Profile of Polatuzumab Vedotin in the Treatment of Patients with Relapsed/Refractory Non-Hodgkin Lymphoma: A Brief Report on the Emerging Clinical Data
Received 21 March 2020
Accepted for publication 20 May 2020
Published 8 June 2020 Volume 2020:13 Pages 5123—5133
Checked for plagiarism Yes
Review by Single anonymous peer review
Peer reviewer comments 2
Editor who approved publication: Dr Leo Jen-Liang Su
Yazeed Sawalha, Kami Maddocks
Department of Internal Medicine, Division of Hematology, Arthur G. James Comprehensive Cancer Center, The Ohio State University Wexner Medical Center, Columbus, OH, USA
Correspondence: Yazeed Sawalha
Department of Internal Medicine, Division of Hematology, The Ohio State University Comprehensive Cancer Center – Arthur G. James Cancer Hospital, A350B Starling-Loving Hall, 320 W. 10th Ave., Columbus, OH 43210, USA
Tel +1 614-293-0837
Fax +1 614-293-7526
Email [email protected]
Abstract: Polatuzumab vedotin is an anti-CD79b antibody conjugated to monomethyl auristatin E that has shown significant clinical activity in follicular and diffuse large B-cell lymphoma (DLBCL) and is currently FDA-approved in combination with bendamustine and rituximab for patients with relapsed/refractory DLBCL. This review article summarizes data from clinical trials of polatuzumab and discusses its current role and future directions in the treatment of patients with B-cell non-Hodgkin lymphoma.
Methods: We conducted a literature search in PubMed and Google Scholar from inception to January 2020, using the following terms: polatuzumab and CD79. We also reviewed the package insert and available abstracts and posters presented at national and international meetings.
Keywords: CD79, antibody-drug conjugate, polatuzumab, clinical trials, novel
Antibody-drug conjugates (ADCs) are monoclonal antibodies conjugated to cytotoxic payloads and directed toward tumor-associated antigens. Such a strategy combines the high selectivity and favorable pharmacokinetic profile of monoclonal antibodies with the high antitumor potency of the cytotoxic payload.
Polatuzumab vedotin (POLIVY™, Genentech) (pola) is an ADC consisting of a humanized anti-CD79b monoclonal antibody covalently attached via a protease-cleavable linker to monomethyl auristatin E (MMAE), a microtubule-disrupting antimitotic agent (Figure 1).1 Pola carries an average of 3.5 molecules of MMAE for each anti-CD79b antibody molecule. Once internalized, the linker is cleaved and MMAE is released resulting in microtubule network disruption and inhibition of cell division and growth. In June 2019, the US Food and Drug Administration (FDA) approved pola in combination with bendamustine and rituximab (BR) for patients with relapsed/refractory diffuse large B-cell lymphoma (DLBCL) after at least two prior therapies. Pola has also shown significant clinical activity in patients with follicular lymphoma (FL). Several other ADCs have proven to be effective in hematologic malignancies, with brentuximab vedotin (anti-CD30), inotuzumab ozogamicin (anti-CD22), and moxetumomab pasudotox (anti-CD22) currently approved by the FDA for use in lymphoid malignancies, while many others are being developed or tested in clinical trials.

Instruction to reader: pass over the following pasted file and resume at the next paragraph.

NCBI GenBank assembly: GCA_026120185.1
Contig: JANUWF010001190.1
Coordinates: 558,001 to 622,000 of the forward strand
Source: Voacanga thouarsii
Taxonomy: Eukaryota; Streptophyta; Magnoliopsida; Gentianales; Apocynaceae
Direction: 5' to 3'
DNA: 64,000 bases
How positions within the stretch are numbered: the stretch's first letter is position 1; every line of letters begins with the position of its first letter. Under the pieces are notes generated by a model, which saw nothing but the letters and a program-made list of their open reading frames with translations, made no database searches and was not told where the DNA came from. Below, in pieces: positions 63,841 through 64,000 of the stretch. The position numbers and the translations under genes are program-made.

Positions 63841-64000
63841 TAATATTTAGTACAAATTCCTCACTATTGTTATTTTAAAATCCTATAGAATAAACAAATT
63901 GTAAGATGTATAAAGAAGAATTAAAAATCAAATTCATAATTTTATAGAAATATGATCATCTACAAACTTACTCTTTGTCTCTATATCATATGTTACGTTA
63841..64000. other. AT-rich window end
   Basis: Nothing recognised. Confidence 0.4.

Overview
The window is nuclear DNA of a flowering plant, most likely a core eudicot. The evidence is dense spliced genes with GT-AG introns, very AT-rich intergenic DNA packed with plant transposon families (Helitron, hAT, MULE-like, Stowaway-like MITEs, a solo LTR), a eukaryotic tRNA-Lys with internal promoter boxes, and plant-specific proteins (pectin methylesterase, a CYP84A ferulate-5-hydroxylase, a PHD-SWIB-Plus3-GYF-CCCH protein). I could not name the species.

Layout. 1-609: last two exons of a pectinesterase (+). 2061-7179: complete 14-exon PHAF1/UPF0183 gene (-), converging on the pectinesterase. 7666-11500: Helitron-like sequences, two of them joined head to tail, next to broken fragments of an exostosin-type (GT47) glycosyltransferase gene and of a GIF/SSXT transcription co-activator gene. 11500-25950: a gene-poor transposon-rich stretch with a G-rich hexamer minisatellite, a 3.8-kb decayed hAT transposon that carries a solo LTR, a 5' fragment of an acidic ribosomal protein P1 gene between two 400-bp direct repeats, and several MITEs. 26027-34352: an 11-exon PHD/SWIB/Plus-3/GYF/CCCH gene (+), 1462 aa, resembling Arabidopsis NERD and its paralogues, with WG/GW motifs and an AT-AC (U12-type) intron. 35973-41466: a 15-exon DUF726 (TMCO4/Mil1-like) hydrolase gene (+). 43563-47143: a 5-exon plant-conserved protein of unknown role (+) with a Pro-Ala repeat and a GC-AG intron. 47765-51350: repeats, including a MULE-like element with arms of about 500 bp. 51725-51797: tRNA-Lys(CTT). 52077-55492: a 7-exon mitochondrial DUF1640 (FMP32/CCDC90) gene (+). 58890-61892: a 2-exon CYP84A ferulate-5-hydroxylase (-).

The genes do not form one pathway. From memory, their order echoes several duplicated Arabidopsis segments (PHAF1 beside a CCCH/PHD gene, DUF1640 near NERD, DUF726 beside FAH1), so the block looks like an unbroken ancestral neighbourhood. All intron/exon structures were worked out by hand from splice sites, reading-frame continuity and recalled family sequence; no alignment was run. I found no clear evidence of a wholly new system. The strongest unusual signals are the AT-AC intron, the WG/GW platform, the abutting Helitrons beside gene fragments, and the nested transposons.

The Target – CD79b
The B-cell receptor (BCR) is composed of a membrane immunoglobulin (IgM) noncovalently attached to CD79.2 During B-cell development, CD79 expression precedes immunoglobulin heavy-chain gene rearrangement and CD20 expression and disappears in the plasma-cell stage of B-cell differentiation.3 CD79 functions as the signaling component of the BCR and is composed of a heterodimer of CD79a and CD79b, with each subunit containing a single extracellular immunoglobulin domain, a transmembrane domain, and an intracellular signaling domain.2 Antigen binding to the BCR initiates signaling events that include internalization of the ligand-receptor complexes and, as part of MHC class II antigen presentation by B cells, trafficking these complexes to lysosomes. Both CD79a and CD79b can induce internalization of the BCR but CD79b has the dominant role.4,5 In this manner, pola bound to CD79b is internalized and directed to lysosomal compartments, which contain proteases that can cleave the linker and release the cytotoxic payload (Figure 1).4 CD79b is an ideal target for ADC-based therapy given its high expression on most types of B-cell non-Hodgkin lymphoma (NHL) and chronic lymphocytic leukemia (CLL) and limited expression on normal cells (restricted to pre-B and mature B cells).1,6-8 Notably, recovery of circulating B cells was observed following administration of pola in non-human primates as CD79b is not expressed on hematopoietic stem cells.9 CD79b mutations, which occur in up to 25% of the activated B-cell (ABC) subtype of DLBCL,10 did not affect the internalization rates of pola compared with wild-type CD79b in preclinical studies.8 Targeting CD79 with unconjugated antibodies resulted in minimal antibody-dependent cell-mediated or complement-dependent cytotoxicity,4,8,9 suggesting that the main therapeutic effect of anti-CD79b ADCs is mediated by MMAE.